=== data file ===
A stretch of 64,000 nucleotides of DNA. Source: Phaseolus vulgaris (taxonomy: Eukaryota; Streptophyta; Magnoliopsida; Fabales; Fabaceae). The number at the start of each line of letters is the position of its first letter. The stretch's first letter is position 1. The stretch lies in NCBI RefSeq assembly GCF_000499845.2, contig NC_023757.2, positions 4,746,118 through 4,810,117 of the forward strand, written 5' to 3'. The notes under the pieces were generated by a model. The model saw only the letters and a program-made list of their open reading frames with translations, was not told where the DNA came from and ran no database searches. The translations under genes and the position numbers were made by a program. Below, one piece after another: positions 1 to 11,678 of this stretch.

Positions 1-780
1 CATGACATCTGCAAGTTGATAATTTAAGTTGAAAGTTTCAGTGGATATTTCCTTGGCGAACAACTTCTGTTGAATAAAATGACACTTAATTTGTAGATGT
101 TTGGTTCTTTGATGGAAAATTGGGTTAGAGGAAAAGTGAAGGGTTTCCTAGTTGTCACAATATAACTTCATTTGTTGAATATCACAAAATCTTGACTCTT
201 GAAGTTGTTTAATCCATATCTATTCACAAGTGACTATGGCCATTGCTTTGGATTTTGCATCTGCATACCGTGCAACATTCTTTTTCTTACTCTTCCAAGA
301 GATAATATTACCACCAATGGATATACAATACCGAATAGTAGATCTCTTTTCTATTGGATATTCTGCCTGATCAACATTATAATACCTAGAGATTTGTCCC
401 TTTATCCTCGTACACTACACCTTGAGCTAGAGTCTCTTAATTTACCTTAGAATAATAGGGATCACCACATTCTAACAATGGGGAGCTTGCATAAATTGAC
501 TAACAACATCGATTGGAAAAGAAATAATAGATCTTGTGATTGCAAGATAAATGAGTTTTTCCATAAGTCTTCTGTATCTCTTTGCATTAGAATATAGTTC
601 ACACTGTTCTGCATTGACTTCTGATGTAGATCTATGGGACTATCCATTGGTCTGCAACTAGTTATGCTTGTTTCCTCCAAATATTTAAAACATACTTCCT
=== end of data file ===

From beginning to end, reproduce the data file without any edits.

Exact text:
A stretch of 64,000 nucleotides of DNA. Source: Phaseolus vulgaris (taxonomy: Eukaryota; Streptophyta; Magnoliopsida; Fabales; Fabaceae). The number at the start of each line of letters is the position of its first letter. The stretch's first letter is position 1. The stretch lies in NCBI RefSeq assembly GCF_000499845.2, contig NC_023757.2, positions 4,746,118 through 4,810,117 of the forward strand, written 5' to 3'. The notes under the pieces were generated by a model. The model saw only the letters and a program-made list of their open reading frames with translations, was not told where the DNA came from and ran no database searches. The translations under genes and the position numbers were made by a program. Below, one piece after another: positions 1 to 11,678 of this stretch.

Positions 1-780
1 CATGACATCTGCAAGTTGATAATTTAAGTTGAAAGTTTCAGTGGATATTTCCTTGGCGAACAACTTCTGTTGAATAAAATGACACTTAATTTGTAGATGT
101 TTGGTTCTTTGATGGAAAATTGGGTTAGAGGAAAAGTGAAGGGTTTCCTAGTTGTCACAATATAACTTCATTTGTTGAATATCACAAAATCTTGACTCTT
201 GAAGTTGTTTAATCCATATCTATTCACAAGTGACTATGGCCATTGCTTTGGATTTTGCATCTGCATACCGTGCAACATTCTTTTTCTTACTCTTCCAAGA
301 GATAATATTACCACCAATGGATATACAATACCGAATAGTAGATCTCTTTTCTATTGGATATTCTGCCTGATCAACATTATAATACCTAGAGATTTGTCCC
401 TTTATCCTCGTACACTACACCTTGAGCTAGAGTCTCTTAATTTACCTTAGAATAATAGGGATCACCACATTCTAACAATGGGGAGCTTGCATAAATTGAC
501 TAACAACATCGATTGGAAAAGAAATAATAGATCTTGTGATTGCAAGATAAATGAGTTTTTCCATAAGTCTTCTGTATCTCTTTGCATTAGAATATAGTTC
601 ACACTGTTCTGCATTGACTTCTGATGTAGATCTATGGGACTATCCATTGGTCTGCAACTAGTTATGCTTGTTTCCTCCAAATATTTAAAACATACTTCCT